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Random Sort using Rand() Function

The RAND function is a volatile function, you can use this volatility to your benefit and record a macro that sorts data immediately after you recalculate and force the RAND function to return another set of random numbers. You then can attach this macro to a button so that each time you want to shuffle (random sort) data, all you need to do is click the button.

1. Understanding RAND() Function
2. Generate Random Numbers Within A Specific Range
3. Random Sort

RAND() Function

Excel `RAND()` function generates a random decimal number between `0` and `1`. Type `RAND()` in the cell where you want the random number to appear, Excel will generate a random decimal number between `0` and `1` in the selected cell.

The `RAND` function is a volatile function that will recalculate automatically whenever an action takes place in Excel e.g., entering data somewhere else, or forcing a recalculation of the worksheet by pressing `F9`.

You can copy and paste the formula to other cells to generate additional random numbers.

If you want to generate a new random number, you can press `F9` or recalculate the worksheet. It’s important to note that each time the worksheet is calculated, all instances of the `RAND` function will be recalculated, resulting in different random numbers. If you want to keep the generated random numbers static, you can use the `Paste Special` feature to convert the formulas to values.

Generate Random Number Between 1 and 100

If you want to generate random numbers within a specific range, you can use formulas to manipulate the random numbers generated by the `RAND()` function. Assume you want to generate random whole numbers between 1 and 100. Here’s the formula:

`=INT( RAND() * 100 ) + 1`

Here’s how it works:

1. The `RAND()` function generates a random decimal number between 0 and 1.
2. `RAND()*100`:
We multiply the random decimal number generated by `RAND()` by `100`. This step scales the random number to a range between `0` and `100`.
3. The `INT()` function rounds down a number to the nearest integer. In this case, it ensures that the decimal portion of the multiplied random number is discarded, giving us a whole number between `0` and `99`.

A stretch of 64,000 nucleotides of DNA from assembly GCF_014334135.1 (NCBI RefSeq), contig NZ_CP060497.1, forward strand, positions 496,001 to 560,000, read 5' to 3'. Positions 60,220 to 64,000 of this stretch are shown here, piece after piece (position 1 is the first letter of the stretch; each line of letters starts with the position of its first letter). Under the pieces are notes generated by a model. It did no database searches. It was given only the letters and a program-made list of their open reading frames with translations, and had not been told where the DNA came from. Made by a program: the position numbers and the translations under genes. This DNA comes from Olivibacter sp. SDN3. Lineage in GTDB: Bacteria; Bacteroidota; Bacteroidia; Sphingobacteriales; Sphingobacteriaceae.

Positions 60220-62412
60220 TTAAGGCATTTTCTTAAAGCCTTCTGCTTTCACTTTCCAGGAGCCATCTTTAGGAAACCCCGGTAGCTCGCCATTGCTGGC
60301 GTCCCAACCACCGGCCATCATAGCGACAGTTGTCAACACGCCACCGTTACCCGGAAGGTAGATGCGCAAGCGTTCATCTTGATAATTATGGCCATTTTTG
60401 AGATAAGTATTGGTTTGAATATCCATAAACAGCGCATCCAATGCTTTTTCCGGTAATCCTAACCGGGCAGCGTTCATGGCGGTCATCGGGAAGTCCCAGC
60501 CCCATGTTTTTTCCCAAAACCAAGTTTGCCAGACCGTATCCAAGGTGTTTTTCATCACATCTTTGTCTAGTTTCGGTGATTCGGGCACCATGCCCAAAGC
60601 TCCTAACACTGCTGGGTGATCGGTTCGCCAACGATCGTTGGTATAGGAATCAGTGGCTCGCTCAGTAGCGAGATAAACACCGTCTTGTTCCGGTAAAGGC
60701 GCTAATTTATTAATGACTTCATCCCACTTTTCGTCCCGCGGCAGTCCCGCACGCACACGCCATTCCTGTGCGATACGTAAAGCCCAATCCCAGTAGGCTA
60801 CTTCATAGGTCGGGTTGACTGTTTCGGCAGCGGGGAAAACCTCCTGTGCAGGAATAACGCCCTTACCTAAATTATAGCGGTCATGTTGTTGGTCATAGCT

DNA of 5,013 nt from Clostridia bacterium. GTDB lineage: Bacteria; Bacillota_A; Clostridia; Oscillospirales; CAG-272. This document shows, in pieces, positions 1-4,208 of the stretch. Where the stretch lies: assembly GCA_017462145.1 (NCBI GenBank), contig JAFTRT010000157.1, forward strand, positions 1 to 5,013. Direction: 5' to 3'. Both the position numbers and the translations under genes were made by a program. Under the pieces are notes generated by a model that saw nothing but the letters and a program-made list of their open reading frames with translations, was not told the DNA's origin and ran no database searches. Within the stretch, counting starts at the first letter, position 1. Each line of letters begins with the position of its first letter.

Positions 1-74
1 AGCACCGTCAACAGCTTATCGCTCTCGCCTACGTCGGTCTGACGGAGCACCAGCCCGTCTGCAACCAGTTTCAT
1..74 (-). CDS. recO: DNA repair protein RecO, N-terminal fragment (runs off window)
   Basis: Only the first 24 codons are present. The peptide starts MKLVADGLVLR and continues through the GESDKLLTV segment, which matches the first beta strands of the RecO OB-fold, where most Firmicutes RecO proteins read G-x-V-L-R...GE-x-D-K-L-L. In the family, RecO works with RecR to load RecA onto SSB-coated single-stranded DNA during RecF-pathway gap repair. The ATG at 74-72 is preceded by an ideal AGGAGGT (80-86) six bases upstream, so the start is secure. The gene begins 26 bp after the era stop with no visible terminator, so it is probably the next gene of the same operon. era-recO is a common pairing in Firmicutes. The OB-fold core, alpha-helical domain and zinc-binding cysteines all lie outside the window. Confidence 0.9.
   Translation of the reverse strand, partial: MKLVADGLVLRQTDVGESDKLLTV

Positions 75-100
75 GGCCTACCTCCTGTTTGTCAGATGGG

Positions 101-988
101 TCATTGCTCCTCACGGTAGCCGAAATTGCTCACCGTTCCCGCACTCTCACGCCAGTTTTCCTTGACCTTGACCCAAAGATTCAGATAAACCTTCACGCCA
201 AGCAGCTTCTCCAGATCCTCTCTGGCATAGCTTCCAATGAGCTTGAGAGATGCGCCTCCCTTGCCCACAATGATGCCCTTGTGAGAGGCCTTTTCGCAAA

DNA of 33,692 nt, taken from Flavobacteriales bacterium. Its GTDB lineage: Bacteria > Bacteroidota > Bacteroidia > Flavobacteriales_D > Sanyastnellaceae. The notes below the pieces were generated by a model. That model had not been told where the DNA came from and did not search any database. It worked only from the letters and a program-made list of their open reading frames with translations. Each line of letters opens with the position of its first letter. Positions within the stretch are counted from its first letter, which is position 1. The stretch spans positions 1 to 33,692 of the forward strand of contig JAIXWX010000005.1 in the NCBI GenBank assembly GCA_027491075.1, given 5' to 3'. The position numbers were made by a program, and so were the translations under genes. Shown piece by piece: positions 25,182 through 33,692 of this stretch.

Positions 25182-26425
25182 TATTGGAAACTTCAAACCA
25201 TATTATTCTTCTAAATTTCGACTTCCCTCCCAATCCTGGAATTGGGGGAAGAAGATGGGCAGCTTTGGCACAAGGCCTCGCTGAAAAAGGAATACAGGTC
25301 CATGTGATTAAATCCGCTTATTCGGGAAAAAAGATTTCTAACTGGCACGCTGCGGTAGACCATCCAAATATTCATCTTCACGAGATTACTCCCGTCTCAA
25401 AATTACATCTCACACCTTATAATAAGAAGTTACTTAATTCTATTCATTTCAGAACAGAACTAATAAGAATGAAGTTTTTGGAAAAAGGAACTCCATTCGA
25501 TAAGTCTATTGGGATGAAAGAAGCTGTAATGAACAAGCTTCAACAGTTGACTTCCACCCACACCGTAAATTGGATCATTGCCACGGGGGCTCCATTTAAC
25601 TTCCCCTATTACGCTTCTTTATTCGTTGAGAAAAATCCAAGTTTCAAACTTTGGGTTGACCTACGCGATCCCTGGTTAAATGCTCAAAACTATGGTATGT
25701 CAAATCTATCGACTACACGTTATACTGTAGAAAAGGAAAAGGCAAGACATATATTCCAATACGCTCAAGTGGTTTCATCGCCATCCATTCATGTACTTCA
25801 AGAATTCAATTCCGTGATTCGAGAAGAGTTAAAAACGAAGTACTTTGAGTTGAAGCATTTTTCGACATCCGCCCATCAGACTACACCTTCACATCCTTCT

4. We add `1` to the result of the `INT()` function. This shifts the range of the generated random number from `0-99` to `1-100`. So, the final result will be a random whole number between `1` and `100`.

Random Sort

Assume you have a three-column table in your spreadsheet, starting from column `B`. You can place the `RAND()` function in cell `A2` and copy this down as many rows as needed, all the way to the end of your table. As soon as you do this, each cell in column `A` containing the `RAND` function will automatically return a random number by which you can sort the table. In other words, you can sort columns `A`, `B`, `C`, and `D` by column `A` in either ascending or descending order.

The `RAND` function is a volatile function, you can use this volatility to your benefit and record a macro that sorts data immediately after you recalculate and force the `RAND` function to return another set of random numbers. You then can attach this macro to a button so that each time you want to shuffle (random sort) data, all you need to do is click the button.

For example, assume you have your data in columns `B`, `C`, and `D` and that row `1` is used for headings:

1. First, place the heading `RAND` in cell `A1`. Enter `=RAND( )` in cell `A2` and copy down as far as needed.
2. Then select any single cell and select `View » Macro » Record Macro`. It will open the `Record Macro` dialog box.
3. Assign the macro a name i.e. `RandomSort` and click OK button, see the following figure:
1. Select columns `A`, `B`, `C`, and `D`
2. Click `Formula » Calculate Now` button (or press `F9`) to force a recalculation.
1. Select `Data » Sort` and sort the data by column `A`.
1. Stop recording the macro by clicking the `View » Macros` drop-down.
1. Next, click `Developer » Insert` in the `Controls` group.
2. Click the `Button` icon from the `Forms Controls`.
3. The Assign Macro dialog box will appear, assign the macro you just recorded to this button and click OK.
4. Place the button anywhere on the worksheet.

Each time you click the button, your data will be sorted randomly. You can select column `A` and hide it completely, as there is no need for a user to see the random numbers generated.

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